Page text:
In our news wrap Wednesday, a budding trade war between the U.S. and China escalated after President Trump ordered a second round of potential tariffs. It could include 10 percent levies on $200 billion in Chinese goods, from fish to furniture to vacuum cleaners. Also, Taliban militants have claimed a suicide bombing that killed a political candidate and 20 other people in Pakistan.
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In the day's other news, a budding trade war between the U.S. and China escalated, after President Trump ordered a possible second round of tariffs. These could include 10 percent levies on $200 billion in Chinese imports to the U.S., from fish to furniture to vacuum cleaners. Beijing vowed to retaliate.
And, in Washington, House Speaker Paul Ryan warned the president against going too far.
Rep. Paul Ryan, R-Wis.:
I don't want to hamstring the president's negotiating tactics, but I have long said I don't think tariffs are the right way to go. China does steal intellectual property. They do engage in unfair trade practices, which violate not just the spirit, but the letter of the WTO standards that they agreed to play by years ago.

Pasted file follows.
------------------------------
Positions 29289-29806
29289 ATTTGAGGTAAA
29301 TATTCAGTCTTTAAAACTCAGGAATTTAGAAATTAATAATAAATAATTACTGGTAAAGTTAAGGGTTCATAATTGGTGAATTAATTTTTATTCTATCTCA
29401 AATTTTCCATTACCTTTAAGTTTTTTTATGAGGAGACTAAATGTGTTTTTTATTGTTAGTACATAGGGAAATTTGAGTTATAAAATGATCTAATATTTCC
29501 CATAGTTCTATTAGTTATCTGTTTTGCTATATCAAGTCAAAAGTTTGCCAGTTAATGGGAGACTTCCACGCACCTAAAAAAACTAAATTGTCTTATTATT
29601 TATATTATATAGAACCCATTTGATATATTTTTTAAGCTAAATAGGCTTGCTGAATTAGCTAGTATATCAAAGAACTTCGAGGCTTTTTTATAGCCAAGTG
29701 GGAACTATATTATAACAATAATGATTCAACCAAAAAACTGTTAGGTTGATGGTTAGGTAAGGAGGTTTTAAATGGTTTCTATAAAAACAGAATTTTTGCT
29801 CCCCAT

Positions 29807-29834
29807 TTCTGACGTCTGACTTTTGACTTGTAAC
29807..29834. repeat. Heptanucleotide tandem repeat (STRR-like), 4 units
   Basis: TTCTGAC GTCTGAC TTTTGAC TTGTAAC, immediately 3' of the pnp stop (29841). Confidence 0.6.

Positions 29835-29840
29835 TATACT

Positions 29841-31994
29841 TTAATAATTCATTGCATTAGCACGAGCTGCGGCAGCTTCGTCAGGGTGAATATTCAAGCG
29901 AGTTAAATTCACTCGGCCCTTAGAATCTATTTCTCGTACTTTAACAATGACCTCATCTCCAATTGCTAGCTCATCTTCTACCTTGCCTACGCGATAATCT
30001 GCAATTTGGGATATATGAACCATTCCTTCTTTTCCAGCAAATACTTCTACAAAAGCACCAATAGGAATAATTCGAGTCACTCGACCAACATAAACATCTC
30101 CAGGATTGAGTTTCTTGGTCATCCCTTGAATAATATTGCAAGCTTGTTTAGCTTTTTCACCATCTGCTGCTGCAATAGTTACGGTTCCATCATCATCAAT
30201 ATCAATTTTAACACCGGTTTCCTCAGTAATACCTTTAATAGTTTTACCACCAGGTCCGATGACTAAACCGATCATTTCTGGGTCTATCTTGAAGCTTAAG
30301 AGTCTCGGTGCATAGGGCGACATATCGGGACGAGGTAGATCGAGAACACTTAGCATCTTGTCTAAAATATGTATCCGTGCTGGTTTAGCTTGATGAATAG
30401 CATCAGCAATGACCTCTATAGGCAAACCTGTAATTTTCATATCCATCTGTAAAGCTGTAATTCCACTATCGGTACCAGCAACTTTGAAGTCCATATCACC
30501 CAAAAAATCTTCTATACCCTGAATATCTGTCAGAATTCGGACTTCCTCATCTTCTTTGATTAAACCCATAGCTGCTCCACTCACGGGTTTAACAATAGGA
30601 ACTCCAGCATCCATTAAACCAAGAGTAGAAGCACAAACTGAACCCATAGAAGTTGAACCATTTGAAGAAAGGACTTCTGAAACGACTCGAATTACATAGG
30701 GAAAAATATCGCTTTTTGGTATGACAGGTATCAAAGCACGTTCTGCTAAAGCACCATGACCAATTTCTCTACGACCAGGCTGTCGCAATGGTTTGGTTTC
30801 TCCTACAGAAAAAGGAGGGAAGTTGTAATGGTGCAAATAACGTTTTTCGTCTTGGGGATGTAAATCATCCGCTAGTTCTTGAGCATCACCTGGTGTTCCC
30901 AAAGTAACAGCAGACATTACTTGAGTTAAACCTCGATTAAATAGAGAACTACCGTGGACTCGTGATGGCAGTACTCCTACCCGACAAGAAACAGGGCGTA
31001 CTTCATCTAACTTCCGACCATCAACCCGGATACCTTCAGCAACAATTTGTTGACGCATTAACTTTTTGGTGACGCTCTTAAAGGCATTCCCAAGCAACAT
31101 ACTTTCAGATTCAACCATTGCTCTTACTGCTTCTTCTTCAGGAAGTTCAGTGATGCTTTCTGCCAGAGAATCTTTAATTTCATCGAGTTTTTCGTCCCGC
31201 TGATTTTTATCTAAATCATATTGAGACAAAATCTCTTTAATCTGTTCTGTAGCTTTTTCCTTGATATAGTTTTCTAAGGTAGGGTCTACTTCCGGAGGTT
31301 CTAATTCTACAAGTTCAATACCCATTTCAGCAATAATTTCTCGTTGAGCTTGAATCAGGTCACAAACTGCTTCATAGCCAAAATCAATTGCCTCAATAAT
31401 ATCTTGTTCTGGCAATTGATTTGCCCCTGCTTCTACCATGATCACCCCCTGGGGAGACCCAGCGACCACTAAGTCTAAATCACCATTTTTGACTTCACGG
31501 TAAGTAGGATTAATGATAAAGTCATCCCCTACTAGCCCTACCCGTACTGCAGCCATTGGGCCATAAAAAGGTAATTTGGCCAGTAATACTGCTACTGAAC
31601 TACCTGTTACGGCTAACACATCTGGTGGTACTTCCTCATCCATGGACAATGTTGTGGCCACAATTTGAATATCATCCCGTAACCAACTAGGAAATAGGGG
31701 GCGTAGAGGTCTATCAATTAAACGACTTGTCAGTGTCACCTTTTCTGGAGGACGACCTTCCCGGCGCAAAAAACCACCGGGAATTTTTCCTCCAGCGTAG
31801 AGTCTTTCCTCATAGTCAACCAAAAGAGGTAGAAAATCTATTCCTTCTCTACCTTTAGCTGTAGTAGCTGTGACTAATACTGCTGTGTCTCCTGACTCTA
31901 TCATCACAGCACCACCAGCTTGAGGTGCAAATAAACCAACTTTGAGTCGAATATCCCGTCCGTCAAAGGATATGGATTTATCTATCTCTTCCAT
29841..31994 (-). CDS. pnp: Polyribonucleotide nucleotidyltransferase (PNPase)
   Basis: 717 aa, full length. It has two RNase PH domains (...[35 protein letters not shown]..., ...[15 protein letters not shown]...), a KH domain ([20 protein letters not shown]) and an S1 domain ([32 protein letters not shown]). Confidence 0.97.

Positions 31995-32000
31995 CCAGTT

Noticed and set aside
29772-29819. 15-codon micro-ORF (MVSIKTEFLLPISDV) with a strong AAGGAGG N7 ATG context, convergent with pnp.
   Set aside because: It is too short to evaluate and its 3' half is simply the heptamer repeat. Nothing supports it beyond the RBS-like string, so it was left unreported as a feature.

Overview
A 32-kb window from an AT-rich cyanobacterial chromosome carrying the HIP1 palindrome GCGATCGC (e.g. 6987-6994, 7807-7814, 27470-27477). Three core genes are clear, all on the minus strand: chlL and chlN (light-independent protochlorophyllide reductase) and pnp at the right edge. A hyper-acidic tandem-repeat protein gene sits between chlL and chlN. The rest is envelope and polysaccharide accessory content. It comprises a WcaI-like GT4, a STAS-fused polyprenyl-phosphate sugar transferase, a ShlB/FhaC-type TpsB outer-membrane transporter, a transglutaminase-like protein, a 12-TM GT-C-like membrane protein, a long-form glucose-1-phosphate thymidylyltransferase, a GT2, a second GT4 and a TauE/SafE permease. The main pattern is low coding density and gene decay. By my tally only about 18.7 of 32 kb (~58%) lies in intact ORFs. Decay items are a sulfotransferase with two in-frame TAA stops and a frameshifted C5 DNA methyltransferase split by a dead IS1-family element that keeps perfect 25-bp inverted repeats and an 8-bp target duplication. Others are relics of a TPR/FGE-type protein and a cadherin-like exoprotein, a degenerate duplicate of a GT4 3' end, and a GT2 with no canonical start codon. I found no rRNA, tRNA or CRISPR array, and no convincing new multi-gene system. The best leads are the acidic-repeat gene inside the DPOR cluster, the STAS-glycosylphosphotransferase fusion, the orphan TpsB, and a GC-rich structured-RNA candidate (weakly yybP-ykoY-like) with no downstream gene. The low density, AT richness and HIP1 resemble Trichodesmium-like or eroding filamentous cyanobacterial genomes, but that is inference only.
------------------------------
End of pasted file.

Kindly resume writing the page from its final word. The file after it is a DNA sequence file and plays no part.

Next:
So I think we're right to point that out. I just don't think tariffs are the right mechanism to do that.
Last Friday, the U.S. formally imposed $34 billion in tariffs on imported Chinese goods, and China responded in kind.
All the tensions over trade put an end to Wall Street's four-day rally. The Dow Jones industrial average lost 219 points to close at 24700. The Nasdaq fell 42 points, and the S&P 500 was down 19.
In Pakistan, Taliban militants have claimed a suicide bombing that left a political candidate and 20 other people dead. The victims were attending a rally last night in Peshawar for an anti-Taliban political party. Elections there are two weeks away.
Meanwhile, in Eastern Afghanistan, two suicide bombers killed at least 10 people at an education department building.
The death toll keeps climbing in the flood disaster in Southwestern Japan. Officials today confirmed 176 killed and dozens still missing. Prime Minister Shinzo Abe laid flowers in the Hiroshima area, and visited an evacuation center. He's pledged an initial $4 billion toward recovery efforts.
And the 12 boys rescued from a flooded cave in Thailand embarked on a new journey today, recovery. Government-supplied video showed some of them flashing victory signs as they rested in hospital beds. Their parents looked on from behind a glass barrier because the team is still in isolation to stave off infections.
Chaiwetch Thanapaisal (through translator): In the beginning, staying in the hospital should take seven to 10 days, which needs to be evaluated regularly. Also, there is a plan for a slow recovery at home for at least 30 days, with the need for a team of medics to follow up with physical checks.
Doctors say the boys lost an average of four pounds each during their ordeal underground.
Still to come on the "NewsHour," what President Trump's latest attacks on allies mean for U.S. relations with Europe; inside the effort to curtail methane emissions and their contributions to climate change; the Trump administration's latest moves to undercut the Affordable Care Act; and much more.